Copper is the undisputed king of industrial metals, particularly because its conductivity is ideal for most industrial uses.
Earlier this year, we asked our readers to pay attention to copper because it is one of the key indicators of growth on a global level. When copper starts to bottom, it will clearly reflect growth in China and the world as TSR reported.
It doesn’t look pretty.
This chart for November and the reports on copper today is interesting since it coincides with China’s Renminbi approval as main world currency by the International Monetary Fund (IMF.
This chart bluntly says: Expect more American unemployment and in many other places around the world.
China is the biggest force behind that dynamic, given it has the second-largest economy, and it is one of the main importers of materials like copper.
Today’s Financial Times report entitled “Shanghai takes command in metal markets” said,
“…global prices for copper down to a six-year low…
The price moves highlight China’s influence on global metals prices as the boom that was spurred by the country’s demand comes to an end…The Shanghai Futures Exchange plans to launch an oil futures contract to international investors this year. If the same volumes can be achieved as those in metals that could further cement China’s global influence on commodity prices, according to analysts.
Copper prices rose 80 per cent between 2001 and 2011, but have since slumped 50 per cent. While western hedge funds have taken out big bets on the metal’s decline this year, Chinese traders have had the most impact on the price.
Globally a total of 3.46m tonnes of copper is pledged short, worth one-third of the total amount of copper across all the world’s exchanges, according to data from Marex Spectron. But the number of tonnes of copper sold short in Shanghai has been more than double that of the LME, the data show.
That is in contrast to January, when copper fell precipitously during China’s daytime trading. Then the largest short position was on the LME.”
Nine large copper producers in China have agreed an initial plan to cut refined metal production by more than 200,000 tonnes in 2016 or around 5 percent from this year’s level, Reuters reported.
China is the top refined copper producer and consumer, and the country represents 40% of global copper demand, which is the demand of the U.S, Europe and Japan — combined. Thus making these numbers worrisome to mining companies around the world.
Since 2013, prices for copper have fallen around 40 percent, which now means that supply of copper is too high, especially since China has seemed to be not interested as much in the material. Obviously, when there is too much supply and not enough demand, then the prices for said product fall dramatically. Copper is used in a number of products including electronics, cars, wiring, plumbing, and building construction. The biggest boom for China’s infrastructure development was within the past 10 years, in which China was always looking to build and develop massive infrastructures, but that boom is finally starting to fade out.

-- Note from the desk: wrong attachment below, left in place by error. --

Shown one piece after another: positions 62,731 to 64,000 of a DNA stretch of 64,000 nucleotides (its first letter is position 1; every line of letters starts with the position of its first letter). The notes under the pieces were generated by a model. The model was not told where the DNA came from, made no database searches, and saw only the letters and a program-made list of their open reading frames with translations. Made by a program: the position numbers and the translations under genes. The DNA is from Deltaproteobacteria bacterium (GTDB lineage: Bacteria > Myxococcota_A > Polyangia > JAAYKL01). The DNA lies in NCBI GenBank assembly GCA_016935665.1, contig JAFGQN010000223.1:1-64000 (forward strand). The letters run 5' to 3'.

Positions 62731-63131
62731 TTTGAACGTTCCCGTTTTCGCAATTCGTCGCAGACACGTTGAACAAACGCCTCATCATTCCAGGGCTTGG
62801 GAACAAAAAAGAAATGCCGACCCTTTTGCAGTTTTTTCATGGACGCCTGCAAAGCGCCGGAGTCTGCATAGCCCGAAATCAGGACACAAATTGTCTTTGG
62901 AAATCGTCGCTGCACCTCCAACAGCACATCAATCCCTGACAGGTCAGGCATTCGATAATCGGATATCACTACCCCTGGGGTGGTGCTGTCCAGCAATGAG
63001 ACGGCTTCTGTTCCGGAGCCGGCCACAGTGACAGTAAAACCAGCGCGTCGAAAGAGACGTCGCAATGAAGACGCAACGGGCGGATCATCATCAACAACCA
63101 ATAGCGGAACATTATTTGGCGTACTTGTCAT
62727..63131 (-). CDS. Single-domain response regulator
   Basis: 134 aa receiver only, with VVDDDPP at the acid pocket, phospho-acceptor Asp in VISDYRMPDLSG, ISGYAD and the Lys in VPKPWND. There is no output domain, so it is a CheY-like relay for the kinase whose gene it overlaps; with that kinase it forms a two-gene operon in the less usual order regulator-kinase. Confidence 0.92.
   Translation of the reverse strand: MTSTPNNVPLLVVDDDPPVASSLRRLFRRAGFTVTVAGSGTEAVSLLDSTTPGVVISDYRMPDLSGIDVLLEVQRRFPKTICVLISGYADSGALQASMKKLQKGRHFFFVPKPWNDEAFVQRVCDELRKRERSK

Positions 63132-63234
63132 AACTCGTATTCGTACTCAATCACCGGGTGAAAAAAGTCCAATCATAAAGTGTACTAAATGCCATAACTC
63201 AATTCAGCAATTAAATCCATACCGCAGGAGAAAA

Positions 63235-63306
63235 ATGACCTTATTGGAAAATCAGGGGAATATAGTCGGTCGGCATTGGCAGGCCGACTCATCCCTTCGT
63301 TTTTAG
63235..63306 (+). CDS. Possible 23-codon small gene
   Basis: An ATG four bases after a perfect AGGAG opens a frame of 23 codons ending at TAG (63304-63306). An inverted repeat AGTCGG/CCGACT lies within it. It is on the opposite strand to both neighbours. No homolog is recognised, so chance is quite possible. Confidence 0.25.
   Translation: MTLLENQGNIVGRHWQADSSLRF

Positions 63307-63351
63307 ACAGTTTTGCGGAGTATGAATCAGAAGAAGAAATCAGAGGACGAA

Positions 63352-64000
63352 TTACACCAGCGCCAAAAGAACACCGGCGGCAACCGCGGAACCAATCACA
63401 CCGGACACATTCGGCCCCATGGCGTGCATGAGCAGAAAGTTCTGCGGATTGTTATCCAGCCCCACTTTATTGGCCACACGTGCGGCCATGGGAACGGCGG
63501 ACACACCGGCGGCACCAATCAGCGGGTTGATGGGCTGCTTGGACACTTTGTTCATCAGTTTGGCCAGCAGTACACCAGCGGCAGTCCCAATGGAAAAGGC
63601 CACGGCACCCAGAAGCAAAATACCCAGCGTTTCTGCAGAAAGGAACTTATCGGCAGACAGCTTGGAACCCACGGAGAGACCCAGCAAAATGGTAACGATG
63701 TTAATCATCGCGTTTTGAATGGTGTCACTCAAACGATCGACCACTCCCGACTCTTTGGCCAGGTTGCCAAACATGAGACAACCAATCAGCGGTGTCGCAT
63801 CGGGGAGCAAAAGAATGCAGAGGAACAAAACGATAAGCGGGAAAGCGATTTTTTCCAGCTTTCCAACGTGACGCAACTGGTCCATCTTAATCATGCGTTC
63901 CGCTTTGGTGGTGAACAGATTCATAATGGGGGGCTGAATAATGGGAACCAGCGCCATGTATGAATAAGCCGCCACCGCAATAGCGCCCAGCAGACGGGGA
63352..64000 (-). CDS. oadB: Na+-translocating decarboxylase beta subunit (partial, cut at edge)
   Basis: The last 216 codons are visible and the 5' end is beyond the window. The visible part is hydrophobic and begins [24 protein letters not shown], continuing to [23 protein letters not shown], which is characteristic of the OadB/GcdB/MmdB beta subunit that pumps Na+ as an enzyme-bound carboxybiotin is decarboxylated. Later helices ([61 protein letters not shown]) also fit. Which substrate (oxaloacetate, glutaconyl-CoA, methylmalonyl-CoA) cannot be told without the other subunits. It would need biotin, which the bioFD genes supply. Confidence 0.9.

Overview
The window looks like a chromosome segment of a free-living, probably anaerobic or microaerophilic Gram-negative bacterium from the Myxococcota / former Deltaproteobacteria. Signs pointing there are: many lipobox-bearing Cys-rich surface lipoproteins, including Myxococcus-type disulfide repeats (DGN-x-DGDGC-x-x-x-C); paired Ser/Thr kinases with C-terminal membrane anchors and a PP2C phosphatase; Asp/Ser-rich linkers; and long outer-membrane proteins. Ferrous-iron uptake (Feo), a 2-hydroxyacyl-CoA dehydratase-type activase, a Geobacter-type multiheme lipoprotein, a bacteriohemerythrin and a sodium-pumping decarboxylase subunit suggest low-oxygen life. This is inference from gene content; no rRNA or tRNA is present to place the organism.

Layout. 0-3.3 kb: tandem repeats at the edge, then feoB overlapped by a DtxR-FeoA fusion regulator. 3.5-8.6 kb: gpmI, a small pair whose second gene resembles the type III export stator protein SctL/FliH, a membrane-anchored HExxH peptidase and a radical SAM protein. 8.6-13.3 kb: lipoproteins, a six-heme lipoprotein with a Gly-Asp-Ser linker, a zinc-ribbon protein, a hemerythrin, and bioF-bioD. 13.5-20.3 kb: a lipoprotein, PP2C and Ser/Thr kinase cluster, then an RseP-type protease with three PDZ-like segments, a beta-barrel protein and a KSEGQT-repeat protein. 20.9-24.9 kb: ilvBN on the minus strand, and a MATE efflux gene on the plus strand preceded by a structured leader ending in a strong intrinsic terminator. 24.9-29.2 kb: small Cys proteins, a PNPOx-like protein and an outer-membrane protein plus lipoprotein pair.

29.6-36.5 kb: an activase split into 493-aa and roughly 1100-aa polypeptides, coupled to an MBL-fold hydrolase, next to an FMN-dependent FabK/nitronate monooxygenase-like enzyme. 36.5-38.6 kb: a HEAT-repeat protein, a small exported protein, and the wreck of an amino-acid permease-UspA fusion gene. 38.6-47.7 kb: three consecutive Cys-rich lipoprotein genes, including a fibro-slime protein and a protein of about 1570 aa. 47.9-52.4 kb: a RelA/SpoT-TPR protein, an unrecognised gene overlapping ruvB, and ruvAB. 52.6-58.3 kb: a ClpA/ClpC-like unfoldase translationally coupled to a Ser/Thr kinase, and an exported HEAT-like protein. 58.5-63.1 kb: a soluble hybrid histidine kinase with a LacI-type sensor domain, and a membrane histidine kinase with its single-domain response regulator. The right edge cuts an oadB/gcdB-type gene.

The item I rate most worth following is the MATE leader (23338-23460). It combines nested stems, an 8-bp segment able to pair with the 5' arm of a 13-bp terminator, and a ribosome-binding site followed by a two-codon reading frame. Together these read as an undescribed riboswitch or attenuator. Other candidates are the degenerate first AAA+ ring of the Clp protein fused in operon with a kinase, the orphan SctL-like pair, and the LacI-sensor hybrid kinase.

This trickles to unemployment around the world.
In August, US miner Freeport-McMoRan’, the world’s largest listed copper producer, cut mining employees and contractors by 10 percent. This means about 800 jobs in Arizona were cut and also 200 in New Mexico. The company also planned to suspend the operations at Miami in Arizona, and scale back output by 50 percent at the Tyron site, which is located in New Mexico. The 2016 capital spending plans were also dramatically cut back another 29 percent. This summer the company said it would be scaling back spending targets on both the oil-and-gas projects, and this was due to the severe decrease in energy prices.
However, the US miner announced last month that it would cut half of the output from its Sierrita mine in Arizona and was considering a full shutdown according to Financial Times report.
There are many different copper miners that have higher production costs than even Freeport, which means that they will be the first to have to cut jobs and layoff workers as the supply will continue to rise and the demand will continue to fall. Some have already announced layoffs, including BHP Billiton and Anglo American, and Anglo American said it will be eliminating about 53,000 jobs.
China’s CNMC Luanshya Copper Mines to put 1,600 staff at its Baluba operation on forced leave.
Konkola Copper Mines (KCM), owned by Vedanta Resources Plc, axed 133 employees on forced paid leave.
China Copper Mines in Chingola announced last month that they will have over 200 job cuts and the suspension of US$50 million worth of investment which would have resulted in the creation of 1,000 jobs.
Swiss mining giant Glencore’s Mopani Copper Mines in Zambia also confirmed they are laying off 4, 300 miners.
Chile-owned Codelco,the world’s top copper producer, cut almost 3,900 jobs, including contractors
Governments should expect that there is going to be a long road ahead, full of layoffs and job eliminations.